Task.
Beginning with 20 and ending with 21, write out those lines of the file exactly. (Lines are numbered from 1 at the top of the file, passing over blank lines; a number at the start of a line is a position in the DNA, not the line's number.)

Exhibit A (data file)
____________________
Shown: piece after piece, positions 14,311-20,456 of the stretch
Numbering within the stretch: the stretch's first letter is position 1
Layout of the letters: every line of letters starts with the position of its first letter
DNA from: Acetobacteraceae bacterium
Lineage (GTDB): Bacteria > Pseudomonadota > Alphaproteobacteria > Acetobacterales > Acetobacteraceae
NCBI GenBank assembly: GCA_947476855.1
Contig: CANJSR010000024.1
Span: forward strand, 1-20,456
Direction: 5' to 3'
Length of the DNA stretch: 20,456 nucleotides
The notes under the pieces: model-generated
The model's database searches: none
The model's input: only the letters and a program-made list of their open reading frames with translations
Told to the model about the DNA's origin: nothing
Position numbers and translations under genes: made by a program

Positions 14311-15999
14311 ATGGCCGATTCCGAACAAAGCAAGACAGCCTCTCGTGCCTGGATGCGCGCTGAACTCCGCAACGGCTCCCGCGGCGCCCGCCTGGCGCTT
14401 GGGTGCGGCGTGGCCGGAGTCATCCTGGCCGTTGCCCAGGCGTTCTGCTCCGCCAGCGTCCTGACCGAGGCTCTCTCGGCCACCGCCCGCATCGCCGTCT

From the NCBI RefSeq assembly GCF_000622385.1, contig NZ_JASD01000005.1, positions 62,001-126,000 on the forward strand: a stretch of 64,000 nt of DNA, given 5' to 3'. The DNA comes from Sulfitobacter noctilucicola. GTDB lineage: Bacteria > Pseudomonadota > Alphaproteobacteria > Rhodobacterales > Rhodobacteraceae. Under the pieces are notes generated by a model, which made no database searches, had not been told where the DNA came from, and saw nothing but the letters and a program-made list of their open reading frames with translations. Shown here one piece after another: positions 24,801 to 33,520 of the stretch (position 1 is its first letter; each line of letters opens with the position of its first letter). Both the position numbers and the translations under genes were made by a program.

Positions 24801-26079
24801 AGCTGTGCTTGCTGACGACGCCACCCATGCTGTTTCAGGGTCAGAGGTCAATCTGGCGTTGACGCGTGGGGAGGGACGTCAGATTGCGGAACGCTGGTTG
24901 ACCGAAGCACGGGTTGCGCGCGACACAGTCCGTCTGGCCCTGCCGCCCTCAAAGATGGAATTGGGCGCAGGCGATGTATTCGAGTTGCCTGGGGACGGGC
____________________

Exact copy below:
Positions 24801-26079
24801 AGCTGTGCTTGCTGACGACGCCACCCATGCTGTTTCAGGGTCAGAGGTCAATCTGGCGTTGACGCGTGGGGAGGGACGTCAGATTGCGGAACGCTGGTTG